Bloomberg News
Slide 2 of 7
'Initiating a dialogue' on gun violence
Despite public outrage following the massacre of 17 people at a Florida high school on Valentine's Day, the Republican-controlled Congress does not appear likely to pursue gun control legislation.

That is prompting some banks to takes steps of their own to try to minimize gun violence. Citigroup was the first big bank to do so when it said in March that it will require its customers in the firearms industry to adhere to three basic principles: do not sell guns to any buyers who are under 21 or who have not passed background checks and do not sell bump-stocks or high-capacity magazines.

Bank of America followed suit in April when it announced that it will stop lending to companies that make the assault-style weapons that were used in the Parkland, Fla., killings and the mass-shooting at a country music festival in Las Vegas in October.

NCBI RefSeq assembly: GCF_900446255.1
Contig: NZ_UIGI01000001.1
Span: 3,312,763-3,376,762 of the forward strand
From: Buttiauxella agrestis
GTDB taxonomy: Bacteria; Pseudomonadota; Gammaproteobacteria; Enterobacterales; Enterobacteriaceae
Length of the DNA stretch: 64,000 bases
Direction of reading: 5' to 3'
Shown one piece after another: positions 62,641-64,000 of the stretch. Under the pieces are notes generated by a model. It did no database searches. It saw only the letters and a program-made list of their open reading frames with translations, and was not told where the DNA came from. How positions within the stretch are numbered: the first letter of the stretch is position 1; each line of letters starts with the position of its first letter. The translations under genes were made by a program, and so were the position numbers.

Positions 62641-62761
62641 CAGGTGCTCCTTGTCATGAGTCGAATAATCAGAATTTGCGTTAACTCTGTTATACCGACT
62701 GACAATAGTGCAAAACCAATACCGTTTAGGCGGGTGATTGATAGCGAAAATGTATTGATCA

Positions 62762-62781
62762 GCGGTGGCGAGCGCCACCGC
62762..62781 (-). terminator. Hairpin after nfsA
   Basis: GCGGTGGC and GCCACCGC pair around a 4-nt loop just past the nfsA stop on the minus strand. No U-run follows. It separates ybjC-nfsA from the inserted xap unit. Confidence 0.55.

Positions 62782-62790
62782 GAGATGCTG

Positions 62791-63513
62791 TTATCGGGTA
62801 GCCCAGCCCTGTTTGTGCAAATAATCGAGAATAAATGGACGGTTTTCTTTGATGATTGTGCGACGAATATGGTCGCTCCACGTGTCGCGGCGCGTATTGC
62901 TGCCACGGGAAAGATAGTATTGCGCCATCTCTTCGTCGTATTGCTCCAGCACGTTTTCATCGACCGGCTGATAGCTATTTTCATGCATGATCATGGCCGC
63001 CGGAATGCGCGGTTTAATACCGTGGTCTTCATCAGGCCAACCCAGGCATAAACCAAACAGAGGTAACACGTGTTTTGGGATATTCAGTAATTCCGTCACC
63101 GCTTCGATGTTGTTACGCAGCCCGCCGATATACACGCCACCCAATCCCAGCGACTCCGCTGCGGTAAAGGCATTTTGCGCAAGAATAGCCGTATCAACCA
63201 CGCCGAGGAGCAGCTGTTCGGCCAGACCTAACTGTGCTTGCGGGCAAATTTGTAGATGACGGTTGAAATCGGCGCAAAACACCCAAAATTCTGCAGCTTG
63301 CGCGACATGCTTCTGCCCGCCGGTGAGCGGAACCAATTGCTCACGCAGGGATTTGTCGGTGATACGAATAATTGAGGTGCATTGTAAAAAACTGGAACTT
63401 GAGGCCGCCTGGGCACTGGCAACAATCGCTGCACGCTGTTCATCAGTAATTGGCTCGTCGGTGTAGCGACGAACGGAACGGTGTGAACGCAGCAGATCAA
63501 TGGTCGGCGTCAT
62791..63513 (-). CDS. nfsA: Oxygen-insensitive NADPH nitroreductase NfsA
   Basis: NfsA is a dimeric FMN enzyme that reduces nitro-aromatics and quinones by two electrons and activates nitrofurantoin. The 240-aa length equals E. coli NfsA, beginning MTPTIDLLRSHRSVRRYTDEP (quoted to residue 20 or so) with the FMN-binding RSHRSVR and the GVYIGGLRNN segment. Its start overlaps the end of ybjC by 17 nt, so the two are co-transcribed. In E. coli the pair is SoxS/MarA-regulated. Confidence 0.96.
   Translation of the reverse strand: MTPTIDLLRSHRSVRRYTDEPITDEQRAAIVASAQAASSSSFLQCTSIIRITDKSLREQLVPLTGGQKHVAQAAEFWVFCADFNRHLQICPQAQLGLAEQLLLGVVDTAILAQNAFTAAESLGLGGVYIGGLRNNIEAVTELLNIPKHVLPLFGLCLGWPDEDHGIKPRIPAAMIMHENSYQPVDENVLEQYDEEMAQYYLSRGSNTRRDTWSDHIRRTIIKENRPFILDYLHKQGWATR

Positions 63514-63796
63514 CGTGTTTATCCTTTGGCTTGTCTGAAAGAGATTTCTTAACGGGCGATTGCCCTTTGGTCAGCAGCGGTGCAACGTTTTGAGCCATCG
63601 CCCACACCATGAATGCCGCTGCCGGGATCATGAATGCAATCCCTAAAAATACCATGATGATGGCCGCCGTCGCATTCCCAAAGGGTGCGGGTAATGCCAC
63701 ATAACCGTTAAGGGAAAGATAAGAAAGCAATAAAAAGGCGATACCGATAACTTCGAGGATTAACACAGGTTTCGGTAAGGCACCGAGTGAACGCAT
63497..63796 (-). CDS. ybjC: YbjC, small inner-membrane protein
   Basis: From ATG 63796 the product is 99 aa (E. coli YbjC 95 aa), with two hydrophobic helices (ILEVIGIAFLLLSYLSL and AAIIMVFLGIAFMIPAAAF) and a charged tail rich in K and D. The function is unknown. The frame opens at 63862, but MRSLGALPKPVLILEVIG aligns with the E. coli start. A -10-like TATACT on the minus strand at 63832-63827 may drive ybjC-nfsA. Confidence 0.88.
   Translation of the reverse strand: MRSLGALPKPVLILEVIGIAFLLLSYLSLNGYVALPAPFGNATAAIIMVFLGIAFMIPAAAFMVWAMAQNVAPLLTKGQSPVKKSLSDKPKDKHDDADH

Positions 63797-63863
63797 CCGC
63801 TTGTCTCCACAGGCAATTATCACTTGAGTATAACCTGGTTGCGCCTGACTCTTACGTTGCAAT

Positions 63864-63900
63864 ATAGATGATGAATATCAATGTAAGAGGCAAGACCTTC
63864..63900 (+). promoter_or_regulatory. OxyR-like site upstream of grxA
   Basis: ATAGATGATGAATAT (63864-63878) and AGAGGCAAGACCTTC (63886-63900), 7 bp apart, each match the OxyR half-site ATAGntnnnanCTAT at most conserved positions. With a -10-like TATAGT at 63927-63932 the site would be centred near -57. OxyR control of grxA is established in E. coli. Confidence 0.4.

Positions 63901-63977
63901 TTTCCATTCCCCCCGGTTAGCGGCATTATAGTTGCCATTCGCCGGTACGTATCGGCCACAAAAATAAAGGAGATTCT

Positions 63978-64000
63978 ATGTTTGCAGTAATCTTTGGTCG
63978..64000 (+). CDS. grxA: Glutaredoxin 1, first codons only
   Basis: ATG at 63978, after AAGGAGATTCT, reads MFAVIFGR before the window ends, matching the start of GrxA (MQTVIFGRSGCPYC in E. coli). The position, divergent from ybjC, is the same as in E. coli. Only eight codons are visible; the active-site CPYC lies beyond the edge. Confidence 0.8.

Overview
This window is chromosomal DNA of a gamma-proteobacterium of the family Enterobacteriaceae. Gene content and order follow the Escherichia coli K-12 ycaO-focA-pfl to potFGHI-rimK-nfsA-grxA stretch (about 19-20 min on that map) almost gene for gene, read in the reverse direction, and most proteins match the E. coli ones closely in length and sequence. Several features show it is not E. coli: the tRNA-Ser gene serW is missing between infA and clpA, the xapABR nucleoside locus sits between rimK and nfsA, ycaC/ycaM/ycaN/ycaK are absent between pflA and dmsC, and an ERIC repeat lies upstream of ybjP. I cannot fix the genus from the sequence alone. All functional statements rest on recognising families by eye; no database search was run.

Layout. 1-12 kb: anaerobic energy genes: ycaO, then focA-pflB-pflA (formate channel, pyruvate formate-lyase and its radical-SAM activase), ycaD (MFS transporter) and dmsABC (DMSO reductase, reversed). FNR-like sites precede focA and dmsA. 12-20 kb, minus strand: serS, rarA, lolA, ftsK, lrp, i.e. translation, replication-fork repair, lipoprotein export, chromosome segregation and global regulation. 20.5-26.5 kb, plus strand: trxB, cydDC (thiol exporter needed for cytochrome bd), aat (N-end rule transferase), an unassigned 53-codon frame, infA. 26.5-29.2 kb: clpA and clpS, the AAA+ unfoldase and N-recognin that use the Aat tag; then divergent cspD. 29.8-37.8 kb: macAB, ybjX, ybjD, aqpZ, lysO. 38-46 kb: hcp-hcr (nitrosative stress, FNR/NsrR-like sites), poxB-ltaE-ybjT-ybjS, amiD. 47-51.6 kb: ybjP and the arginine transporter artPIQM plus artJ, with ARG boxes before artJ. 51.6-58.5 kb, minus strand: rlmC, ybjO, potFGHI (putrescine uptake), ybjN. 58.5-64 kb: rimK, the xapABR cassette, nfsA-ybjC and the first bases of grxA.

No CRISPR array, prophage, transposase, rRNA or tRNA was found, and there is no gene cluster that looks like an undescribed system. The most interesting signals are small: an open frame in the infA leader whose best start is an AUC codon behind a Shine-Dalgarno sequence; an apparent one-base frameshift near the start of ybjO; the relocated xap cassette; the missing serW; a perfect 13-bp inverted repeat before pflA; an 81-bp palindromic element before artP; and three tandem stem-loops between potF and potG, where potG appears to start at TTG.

In a memo to employees, Citigroup CEO Michael Corbat, above, called on the banking industry to work together to help keep guns from getting into the wrong hands.

“We know that our efforts cannot lead to real change unless we work with others,” Corbat said in the memo. “To that end, we are initiating a dialogue within the financial services industry and with other stakeholders to understand whether there are additional technology solutions or voluntary standards that can be enacted.”

Some banks, though, are resisting such overtures. Wells Fargo, which has been described as the “go-to bank” for gun makers and the National Rifle Association, has said it would take its lead from policymakers, not other banks.

“We don’t think it’s a good idea for banks to decide what products and services Americans can buy,” Wells Fargo CEO Timothy Sloan said at the bank’s annual meeting in April. “It should not be up to me, to us, to decide that. It should be up to folks following the laws and folks making decisions.”


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